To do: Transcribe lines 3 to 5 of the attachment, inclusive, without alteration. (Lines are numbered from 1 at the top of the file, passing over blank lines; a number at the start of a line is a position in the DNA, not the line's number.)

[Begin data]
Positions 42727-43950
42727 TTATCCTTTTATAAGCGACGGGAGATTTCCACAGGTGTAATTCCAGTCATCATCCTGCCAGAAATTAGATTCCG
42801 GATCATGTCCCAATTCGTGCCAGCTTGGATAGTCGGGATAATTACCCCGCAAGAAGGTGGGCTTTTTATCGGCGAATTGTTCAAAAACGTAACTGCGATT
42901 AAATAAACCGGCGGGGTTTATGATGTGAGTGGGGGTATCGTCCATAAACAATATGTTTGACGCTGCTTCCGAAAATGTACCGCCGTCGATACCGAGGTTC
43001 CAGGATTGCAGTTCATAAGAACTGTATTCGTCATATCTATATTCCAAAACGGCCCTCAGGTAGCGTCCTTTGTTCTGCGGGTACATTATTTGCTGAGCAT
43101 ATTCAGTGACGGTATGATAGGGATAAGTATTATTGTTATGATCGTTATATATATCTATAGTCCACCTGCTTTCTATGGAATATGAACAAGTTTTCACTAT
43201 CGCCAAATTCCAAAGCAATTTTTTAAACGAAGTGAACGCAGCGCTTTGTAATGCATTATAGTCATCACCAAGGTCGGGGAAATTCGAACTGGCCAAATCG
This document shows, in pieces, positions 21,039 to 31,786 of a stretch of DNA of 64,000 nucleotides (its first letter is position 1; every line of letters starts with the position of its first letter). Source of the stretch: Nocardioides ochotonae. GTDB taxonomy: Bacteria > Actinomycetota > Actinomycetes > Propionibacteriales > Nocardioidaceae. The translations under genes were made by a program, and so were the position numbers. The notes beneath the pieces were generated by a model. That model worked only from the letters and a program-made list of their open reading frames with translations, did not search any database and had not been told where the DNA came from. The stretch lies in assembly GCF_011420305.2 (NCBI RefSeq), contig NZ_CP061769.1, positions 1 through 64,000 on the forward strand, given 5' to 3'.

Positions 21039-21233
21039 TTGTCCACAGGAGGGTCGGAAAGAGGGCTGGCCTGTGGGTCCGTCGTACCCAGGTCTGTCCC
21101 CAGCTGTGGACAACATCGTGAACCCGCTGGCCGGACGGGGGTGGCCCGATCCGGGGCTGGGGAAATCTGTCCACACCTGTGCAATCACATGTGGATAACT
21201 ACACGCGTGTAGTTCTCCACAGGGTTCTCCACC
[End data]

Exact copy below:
42801 GATCATGTCCCAATTCGTGCCAGCTTGGATAGTCGGGATAATTACCCCGCAAGAAGGTGGGCTTTTTATCGGCGAATTGTTCAAAAACGTAACTGCGATT
42901 AAATAAACCGGCGGGGTTTATGATGTGAGTGGGGGTATCGTCCATAAACAATATGTTTGACGCTGCTTCCGAAAATGTACCGCCGTCGATACCGAGGTTC
43001 CAGGATTGCAGTTCATAAGAACTGTATTCGTCATATCTATATTCCAAAACGGCCCTCAGGTAGCGTCCTTTGTTCTGCGGGTACATTATTTGCTGAGCAT